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A comparison of time-of-flight mr angiography, contrast-enhanced mr angiography and ct angiography to evaluate vessel area in a rabbit peripheral arterial disease model


Inducing arteriogenesis using stem cells is a promising treatment for patients suffering from peripheral arterial disease (PAD). Computed tomography angiography (CTA) is often used as a gold standard method for evaluating vessel diameters in ischemic tissue after therapy.


The purpose of our study was to compare the vessel area measurement in Time-of-Flight (TOF) MR angiography (MRA), contrast-enhanced MRA (ceMRA) and CTA after transplantation of mesenchymal stem cells (MSCs) in an animal PAD model.


Thirteen female New Zealand White rabbits were randomized to receive either intramuscular sham injection (n=4), empty capsules (n=4) or microencapsulated MSCs (n=5) in the medial thigh 24h after endovascular occlusion of the left superficial femoral artery (SFA). Three-dimensional (3D) TOF MRA acquired in the axial plane (3T Trio Siemens, 30ms TR; 3.69ms TE; 0.6×0.4×0.6mm3 voxel size), 3D ceMRA acquired in the coronal plane (3T Trio Siemens, 4.27ms TR; 1.73ms TE; 0.4×0.4×0.8mm3 voxel size; 15ml Gadobenate Dimeglumine 185mg/mL with flow rate 0.1mL/s ) and a C-arm CTA (Axiom Artis dFA, Siemens, 8s rotation; 240° scan angle; 0.37×0.37×0.37mm3 voxel size;16 ml Iohexol at 4ml/s IV) were acquired in random order prior to SFA occlusion, and 7 and 14 days after occlusion. Vessel areas at seven locations were measured (Figure 1) using custom software (VesselMass, The Netherlands). A reproducibility analysis and the correlation between CTA and TOF-MRA methods were performed. Values are reported as mean ± standard deviation.

Figure 1
figure 1

A maximum intensity projection TOF image (A) shows the vessel areas measurement at different level. The four orange lines (a-d) denote the position located at distal aorta (a), the proximal (b) and distal external iliac artery (EIA) (c), and the proximal deep femoral artery (DFA) (d), respectively. The left DFA (red arrow) is demonstrated at an axial image on TOF MRA and CTA (B-C).


Vessel areas in the aorta were 0.116 ± 0.02cm2 and decreased to on average 0.012 ± 0.003cm2 in the distal deep femoral artery. Both ceMRA and TOF MRA showed a high agreement with CTA with slightly better agreement by TOF MRA than ceMRA (r2=0.86 vs. r2=0.79, Figure 2). Intra-observer agreement for vessel areas detection was excellent by CTA and TOF MRA (r2=0.99) images.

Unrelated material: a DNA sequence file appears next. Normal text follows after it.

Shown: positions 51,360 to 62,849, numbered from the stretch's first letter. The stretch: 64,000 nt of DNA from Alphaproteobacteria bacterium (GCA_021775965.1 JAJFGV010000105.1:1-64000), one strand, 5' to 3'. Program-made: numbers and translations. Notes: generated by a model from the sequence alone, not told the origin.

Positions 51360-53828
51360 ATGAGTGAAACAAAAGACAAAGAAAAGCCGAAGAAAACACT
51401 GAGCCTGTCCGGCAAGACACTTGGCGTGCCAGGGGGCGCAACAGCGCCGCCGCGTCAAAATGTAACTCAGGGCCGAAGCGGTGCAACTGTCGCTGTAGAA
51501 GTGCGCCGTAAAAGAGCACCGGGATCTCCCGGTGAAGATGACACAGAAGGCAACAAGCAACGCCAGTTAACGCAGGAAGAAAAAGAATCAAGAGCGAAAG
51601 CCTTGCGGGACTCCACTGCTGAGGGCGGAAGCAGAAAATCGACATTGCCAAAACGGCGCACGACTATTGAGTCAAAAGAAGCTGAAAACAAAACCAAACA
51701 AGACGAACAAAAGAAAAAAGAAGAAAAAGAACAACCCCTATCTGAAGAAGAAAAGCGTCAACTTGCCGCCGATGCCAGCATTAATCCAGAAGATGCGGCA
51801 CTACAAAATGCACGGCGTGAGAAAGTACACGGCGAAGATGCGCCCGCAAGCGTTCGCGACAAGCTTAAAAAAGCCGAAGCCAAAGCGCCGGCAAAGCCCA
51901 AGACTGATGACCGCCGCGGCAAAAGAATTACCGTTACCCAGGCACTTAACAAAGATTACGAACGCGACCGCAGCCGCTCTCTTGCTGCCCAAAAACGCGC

Figure 2
figure 2

The correlation of vessel area measurement between TOF MRA and CTA (A, r2=0.86) showed a higher agreement than between ceMRA and CTA (B, r2-0.79).


Measurement of small vessel diameters by MRA is challenging especially in ischemic or atherosclerotic disease. TOF MRA is traditionally considered a poor method for measuring vessel size in areas of slow flow. However, agreement of TOF MRA with CTA was higher than ceMRA in our rabbit PAD model. Potential degradation of ceMRA image resolution occurred due to reformatting of the ceMRA in the axial plane for measurement. However, both techniques showed an acceptable precision to measure small vessel diameters without ionizing radiation for the assessment of efficacy of an arteriogenesis therapy.

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This article is published under license to BioMed Central Ltd. This is an open access article distributed under the terms of the Creative Commons Attribution License (, which permits unrestricted use, distribution, and reproduction in any medium, provided the original work is properly cited.

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Xu, Y., Fu, Y., Kedziorek, D. et al. A comparison of time-of-flight mr angiography, contrast-enhanced mr angiography and ct angiography to evaluate vessel area in a rabbit peripheral arterial disease model. J Cardiovasc Magn Reson 13 (Suppl 1), P366 (2011).

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